Cancer Treatment Centers of America

The CTCA blog

What's the difference? Small cell and non-small cell lung cancer


Diagnosing and treating lung cancer requires far more than measuring the size of cancer cells under a microscope. But those sizes are a critical first step in understanding the distinction, scope and extent of the disease and its treatment options. That’s because, even today, lung cancers are generally divided into two categories: small cell (SCLC) and non-small cell (NSCLC), named when pathologists first differentiated lung cancers by the size of the affected cells.

The dangers of fake medical news


In today’s busy news environment—with its 24-hour story cycles, social media platforms and flood of information—phony medical news spreads like a flu virus. Even serious topics like cancer, heart disease and drug addiction aren’t immune to becoming fodder for fake news, with misinformation masquerading as facts. If you search for the term “cancer treatment” on Google, you’ll get millions of pages of articles and websites on the topic.

What's the difference? Genetics vs genomics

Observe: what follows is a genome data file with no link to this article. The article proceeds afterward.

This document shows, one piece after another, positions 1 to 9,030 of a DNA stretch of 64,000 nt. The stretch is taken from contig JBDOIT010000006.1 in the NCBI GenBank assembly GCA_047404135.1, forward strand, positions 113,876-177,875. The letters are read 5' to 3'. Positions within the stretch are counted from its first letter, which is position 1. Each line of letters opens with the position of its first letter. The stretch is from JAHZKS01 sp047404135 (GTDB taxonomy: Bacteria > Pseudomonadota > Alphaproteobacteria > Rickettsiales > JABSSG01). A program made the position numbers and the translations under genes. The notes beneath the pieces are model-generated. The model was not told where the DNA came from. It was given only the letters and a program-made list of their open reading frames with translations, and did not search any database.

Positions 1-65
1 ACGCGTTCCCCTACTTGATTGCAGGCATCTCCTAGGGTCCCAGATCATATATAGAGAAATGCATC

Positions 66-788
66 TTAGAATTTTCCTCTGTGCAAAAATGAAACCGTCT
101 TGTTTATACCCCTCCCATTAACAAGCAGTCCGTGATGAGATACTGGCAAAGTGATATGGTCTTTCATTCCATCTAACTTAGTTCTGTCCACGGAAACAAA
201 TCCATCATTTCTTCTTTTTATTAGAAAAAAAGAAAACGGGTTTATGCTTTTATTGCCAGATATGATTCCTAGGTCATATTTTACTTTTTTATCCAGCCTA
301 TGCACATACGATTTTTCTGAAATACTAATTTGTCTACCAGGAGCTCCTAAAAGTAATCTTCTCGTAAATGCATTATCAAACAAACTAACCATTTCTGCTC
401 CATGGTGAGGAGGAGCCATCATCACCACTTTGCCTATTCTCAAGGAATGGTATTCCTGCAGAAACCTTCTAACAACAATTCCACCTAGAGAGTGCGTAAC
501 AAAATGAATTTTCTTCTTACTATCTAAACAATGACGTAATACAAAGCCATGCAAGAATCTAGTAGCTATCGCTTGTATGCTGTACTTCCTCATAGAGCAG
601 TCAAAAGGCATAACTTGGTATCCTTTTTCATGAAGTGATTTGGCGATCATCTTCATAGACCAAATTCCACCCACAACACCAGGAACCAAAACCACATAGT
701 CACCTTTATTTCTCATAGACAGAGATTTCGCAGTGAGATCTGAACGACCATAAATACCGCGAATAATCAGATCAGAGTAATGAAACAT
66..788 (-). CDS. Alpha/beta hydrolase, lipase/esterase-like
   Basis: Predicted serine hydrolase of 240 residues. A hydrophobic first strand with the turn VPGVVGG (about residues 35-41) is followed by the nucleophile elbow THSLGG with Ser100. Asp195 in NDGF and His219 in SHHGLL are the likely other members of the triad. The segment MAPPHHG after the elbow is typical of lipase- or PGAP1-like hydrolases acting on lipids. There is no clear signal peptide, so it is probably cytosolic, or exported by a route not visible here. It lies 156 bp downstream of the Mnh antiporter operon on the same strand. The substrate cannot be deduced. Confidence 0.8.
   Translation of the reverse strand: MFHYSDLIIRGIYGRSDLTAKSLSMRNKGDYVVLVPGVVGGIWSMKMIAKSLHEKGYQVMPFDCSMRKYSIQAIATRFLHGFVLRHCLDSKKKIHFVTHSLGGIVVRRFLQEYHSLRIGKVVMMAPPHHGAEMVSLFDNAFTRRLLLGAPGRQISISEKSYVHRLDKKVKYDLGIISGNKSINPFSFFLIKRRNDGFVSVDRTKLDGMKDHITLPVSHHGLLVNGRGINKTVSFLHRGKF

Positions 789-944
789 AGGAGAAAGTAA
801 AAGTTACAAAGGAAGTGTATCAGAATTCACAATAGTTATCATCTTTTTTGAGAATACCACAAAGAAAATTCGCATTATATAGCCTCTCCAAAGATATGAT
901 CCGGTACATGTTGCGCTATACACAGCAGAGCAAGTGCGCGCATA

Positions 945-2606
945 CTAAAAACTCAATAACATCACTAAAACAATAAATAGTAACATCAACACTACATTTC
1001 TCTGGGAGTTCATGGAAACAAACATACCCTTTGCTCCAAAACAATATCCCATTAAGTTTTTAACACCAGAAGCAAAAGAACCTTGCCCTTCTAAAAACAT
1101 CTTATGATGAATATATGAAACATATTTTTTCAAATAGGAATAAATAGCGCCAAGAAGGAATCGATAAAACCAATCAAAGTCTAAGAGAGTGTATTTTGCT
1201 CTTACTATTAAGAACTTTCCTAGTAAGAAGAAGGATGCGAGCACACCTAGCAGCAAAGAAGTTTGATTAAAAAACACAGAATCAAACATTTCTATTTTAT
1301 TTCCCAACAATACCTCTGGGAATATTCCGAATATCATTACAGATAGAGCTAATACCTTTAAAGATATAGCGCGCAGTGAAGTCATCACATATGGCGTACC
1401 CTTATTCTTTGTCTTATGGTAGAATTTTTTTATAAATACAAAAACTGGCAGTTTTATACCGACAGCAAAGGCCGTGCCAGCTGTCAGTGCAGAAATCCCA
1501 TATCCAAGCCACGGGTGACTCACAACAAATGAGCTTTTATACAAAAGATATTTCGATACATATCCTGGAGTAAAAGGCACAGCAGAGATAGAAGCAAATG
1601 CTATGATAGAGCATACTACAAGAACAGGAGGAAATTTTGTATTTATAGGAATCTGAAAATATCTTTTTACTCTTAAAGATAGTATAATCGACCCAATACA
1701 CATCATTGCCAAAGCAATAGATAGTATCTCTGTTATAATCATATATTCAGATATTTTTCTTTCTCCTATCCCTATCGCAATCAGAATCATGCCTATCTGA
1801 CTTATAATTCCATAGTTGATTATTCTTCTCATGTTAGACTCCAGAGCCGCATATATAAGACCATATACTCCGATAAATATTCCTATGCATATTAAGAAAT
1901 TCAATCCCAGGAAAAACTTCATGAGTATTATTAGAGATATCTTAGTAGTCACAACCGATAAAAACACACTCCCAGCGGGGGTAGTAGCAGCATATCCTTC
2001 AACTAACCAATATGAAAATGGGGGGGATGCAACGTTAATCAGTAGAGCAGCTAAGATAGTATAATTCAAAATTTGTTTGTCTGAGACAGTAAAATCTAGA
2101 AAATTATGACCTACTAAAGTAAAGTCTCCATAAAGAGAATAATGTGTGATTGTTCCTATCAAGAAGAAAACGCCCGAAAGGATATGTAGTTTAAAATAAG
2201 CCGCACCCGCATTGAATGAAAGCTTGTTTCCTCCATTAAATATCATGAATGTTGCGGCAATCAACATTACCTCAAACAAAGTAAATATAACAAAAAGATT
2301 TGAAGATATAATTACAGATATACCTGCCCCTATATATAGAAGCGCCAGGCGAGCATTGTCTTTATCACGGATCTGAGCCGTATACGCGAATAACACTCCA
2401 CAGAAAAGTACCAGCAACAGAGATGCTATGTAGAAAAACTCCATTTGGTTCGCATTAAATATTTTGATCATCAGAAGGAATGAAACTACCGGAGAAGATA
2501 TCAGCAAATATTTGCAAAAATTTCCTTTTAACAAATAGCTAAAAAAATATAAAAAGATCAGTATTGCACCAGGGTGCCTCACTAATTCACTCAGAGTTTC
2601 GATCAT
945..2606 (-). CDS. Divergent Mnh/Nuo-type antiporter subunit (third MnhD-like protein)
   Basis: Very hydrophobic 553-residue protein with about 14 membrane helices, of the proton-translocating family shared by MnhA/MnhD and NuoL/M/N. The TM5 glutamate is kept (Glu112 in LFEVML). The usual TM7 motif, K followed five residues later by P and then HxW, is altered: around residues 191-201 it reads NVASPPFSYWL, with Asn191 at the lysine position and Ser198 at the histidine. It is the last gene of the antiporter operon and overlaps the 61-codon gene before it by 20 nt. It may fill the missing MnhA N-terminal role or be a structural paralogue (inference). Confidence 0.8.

Although commonly used interchangeably, the terms “genetics” and “genomics” are not synonyms. Both involve the study of genetic material and both are derived from the Greek word gen, which means birth or origin. But the similarities largely end there.

Preventive tools for women at high risk for breast cancer


Some women are more prone to getting breast cancer than others. Knowing your risk may prove empowering, especially at a time when prevention efforts are growing in both importance and availability. With today’s focus on preventing cancer when possible, some medical leaders are designing programs specifically to identify high-risk women and help them avoid becoming the one in eight women who will be diagnosed with breast cancer in her lifetime.

Fatigue: A common complaint among cancer patients


When you’re healthy and having trouble keeping your eyes open in a mid-afternoon meeting, getting an extra hour or two of sleep may be all it takes to renew your energy. When you have cancer, though, rest often isn’t enough. Even after a few nights of extra sleep, many cancer patients still feel tired and unable to complete normal, everyday activities.

Colorectal cancer rates rising sharply in younger people


Cancer—especially colon cancer—is a disease normally associated with older people. But a recent study, published last month in the Journal of the National Cancer Institute, found a surprising trend: a sharp rise in colorectal cancers in adults as young as 20- and 30-something. Compared to people born around 1950 and earlier, millennials and Generation Xers have double the incidence rates of colon cancer and quadruple the rate of rectal cancer, according to the new findings.